Someday soon, those microchip sensors will be all around us, in almost every device imaginable — even the toilet. Why would we want one there? Well, because those sensors can analyze our waste to let us know exactly what kind of vitamin deficiencies or ailments might necessitate a visit to the doctor. Or better yet, they might upload that information directly to our healthcare providers.

This will keep us healthier and happier for longer, increasing our life expectancy substantially. 

But what does that mean for runners? A new generation of wearables is upon us, and soon you’ll find more of those sensors in the very clothes you wear. Until then, here are a few new wearables and wearable trends that can help you keep an eye on your health.

The Polar M430 was Europe’s best selling smart watch for runners. It’s basically a real-time smart coach for your wrist. The watch monitors heart rate and tracks your fitness. When you fall asleep, it monitors rest so it can provide advice on when and how to fall asleep.

Athos Gear is a brand of clothing that has a Bluetooth snap-on device that measures speed and orientation to track muscle performance while you work out. Sensoria Fitness Socks help track your base number of steps, speed, distance, and how you land while running. Right now these devices will set you back hundreds of dollars, but in the near-future you can expect the price points to lower substantially.

The trend in microchip sensors for runners is on smart coaching using artificial intelligence to sharpen your technique. Using this advice will help runners (and other athletes) avoid common overuse injuries like tendonitis or torn ligaments and muscles. Most come paired with specific apps that you can use on your smartphone.

Racefox Run is one such smart coach that actually provides advice to create an elaborate and personalized training regimen. Not only does it self-adjust based on how or where you like to run, but it also takes note of your own goals. In this way it will eventually help you reach your highest performance.

What Should I Wear When Running A Marathon In Winter?

Marathon running is difficult enough without considering inclement weather. These races take months and months of preparation even for those of us in the best shape. Normally marathon runners will find a spring, summer, or fall marathon in which to participate — but running marathons is a year-round activity, and some are even organized in the coldest winter months. What should you wear when running in a cold-weather winter marathon?

First, you need to be prepared for a variety of different weather phenomena. Second, you need to practice running in those different weather phenomena. Third, you need to check the weather before your race.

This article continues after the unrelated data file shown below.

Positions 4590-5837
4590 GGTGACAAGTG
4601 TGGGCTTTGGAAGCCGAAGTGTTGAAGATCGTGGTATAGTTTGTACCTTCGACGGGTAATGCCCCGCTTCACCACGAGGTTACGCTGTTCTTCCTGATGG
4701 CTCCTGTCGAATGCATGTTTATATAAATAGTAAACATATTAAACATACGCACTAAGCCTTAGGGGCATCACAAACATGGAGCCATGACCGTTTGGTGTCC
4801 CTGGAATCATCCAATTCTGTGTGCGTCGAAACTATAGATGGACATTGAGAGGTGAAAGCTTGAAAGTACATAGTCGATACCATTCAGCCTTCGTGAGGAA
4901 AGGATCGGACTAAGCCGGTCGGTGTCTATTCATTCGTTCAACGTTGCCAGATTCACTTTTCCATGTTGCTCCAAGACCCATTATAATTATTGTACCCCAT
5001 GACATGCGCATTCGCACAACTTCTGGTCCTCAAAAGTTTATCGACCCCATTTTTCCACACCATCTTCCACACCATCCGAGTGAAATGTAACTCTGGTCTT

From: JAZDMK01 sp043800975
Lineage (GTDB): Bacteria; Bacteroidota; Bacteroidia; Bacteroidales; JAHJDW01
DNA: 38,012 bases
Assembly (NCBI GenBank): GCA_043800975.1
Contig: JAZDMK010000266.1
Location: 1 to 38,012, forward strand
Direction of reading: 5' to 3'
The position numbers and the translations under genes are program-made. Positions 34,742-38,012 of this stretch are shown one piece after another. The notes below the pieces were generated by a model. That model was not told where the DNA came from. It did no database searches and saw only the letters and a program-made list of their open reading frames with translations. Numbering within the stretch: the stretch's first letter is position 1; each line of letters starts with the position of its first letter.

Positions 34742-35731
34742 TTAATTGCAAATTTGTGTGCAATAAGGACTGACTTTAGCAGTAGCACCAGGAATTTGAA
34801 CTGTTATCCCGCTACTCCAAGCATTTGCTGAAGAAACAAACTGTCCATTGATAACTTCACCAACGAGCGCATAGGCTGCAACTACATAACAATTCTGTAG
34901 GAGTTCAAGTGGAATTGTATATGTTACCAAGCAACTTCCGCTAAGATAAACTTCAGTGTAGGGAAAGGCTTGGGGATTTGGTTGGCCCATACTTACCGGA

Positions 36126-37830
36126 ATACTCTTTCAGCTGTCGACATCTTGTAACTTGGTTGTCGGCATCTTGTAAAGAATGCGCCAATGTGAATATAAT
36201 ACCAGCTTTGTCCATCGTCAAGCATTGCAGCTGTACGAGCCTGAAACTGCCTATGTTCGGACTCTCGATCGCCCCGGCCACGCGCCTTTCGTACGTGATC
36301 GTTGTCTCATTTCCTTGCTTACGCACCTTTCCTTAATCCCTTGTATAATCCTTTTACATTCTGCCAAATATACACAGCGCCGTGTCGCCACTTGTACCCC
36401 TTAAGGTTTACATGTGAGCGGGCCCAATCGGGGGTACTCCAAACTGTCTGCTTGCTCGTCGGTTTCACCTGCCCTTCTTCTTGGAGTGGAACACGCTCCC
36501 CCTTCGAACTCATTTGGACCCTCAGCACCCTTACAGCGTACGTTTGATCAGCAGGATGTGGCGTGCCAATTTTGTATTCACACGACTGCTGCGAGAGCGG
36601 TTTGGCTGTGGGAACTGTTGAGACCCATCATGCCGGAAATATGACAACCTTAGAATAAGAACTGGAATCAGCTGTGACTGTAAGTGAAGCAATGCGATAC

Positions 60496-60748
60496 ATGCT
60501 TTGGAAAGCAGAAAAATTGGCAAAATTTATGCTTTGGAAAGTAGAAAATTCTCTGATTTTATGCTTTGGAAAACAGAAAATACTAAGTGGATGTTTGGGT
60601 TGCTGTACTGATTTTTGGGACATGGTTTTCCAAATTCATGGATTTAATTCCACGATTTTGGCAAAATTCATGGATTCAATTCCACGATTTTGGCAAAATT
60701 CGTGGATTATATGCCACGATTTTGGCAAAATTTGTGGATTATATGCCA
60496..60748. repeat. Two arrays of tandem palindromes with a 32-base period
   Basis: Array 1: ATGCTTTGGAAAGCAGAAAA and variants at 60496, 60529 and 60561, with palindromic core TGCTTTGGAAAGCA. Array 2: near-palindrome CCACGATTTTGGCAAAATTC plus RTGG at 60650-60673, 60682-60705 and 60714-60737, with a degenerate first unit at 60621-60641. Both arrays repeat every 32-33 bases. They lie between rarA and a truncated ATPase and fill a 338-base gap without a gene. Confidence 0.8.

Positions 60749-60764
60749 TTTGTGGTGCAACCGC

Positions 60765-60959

One of the biggest obstacles to winter marathon running is knowing what clothing to use. Normally, athletes who run or hike in winter weather use a crafty layering system. Once you begin to exercise, your body produces a lot of heat and you will start to sweat. Do too much sweating in cold weather, and you could soon find yourself suffering from hypothermia.

While not as effective, you still need layers when running a marathon in winter. Since you won’t have anywhere to pack those extra layers when you decide to shed them, you’ll have to tie off the unwanted clothing around your waist. 

Here’s the golden rule: Never, ever wear cotton. It gets wet and stays wet.

  • Start with a base layer. When running in especially cold weather, you’ll need a form-fitting base layer. Look for merino wool long underwear for both your legs and torso. It’ll keep you warm and wick extra moisture quickly.
  • Add a middle layer. If necessary, add a thin fleece or synthetic hoodie over your base layer.
  • Add an outer layer. This layer is meant to trap any body heat that escapes the other two layers. Normally you would wear a “puffy” synthetic or down coat with a hood. These are very thin but also very warm.
  • Add a shell. You won’t always need this outer layer, but you’ll want a thin rainproof coat or poncho. Look for water-proof and wind-breaking jackets and pants to make your shell.
  • Add Headgear. Your body loses heat through your head. Try wearing a ski balaclava, ski goggles, and buff. These should keep you warm under the two hoods, but add a quick-dry cap if needed.
  • Gloves. Poor circulation can quicken hypothermia, so when choosing winter gear make sure you have free-range of movement — especially when choosing gloves. Try a fleece base layer underneath a thicker, weather-proof outer layer. Make sure you choose gloves you can clip to a belt or another piece of clothing so you can take them off when you get warm.

  • Shoes/Boots. Running in boots is nigh impossible, so you’ll want to do your research and try on a number of different options. Start with trail runners for warmer weather, and then move on to form-fitting boots for colder weather.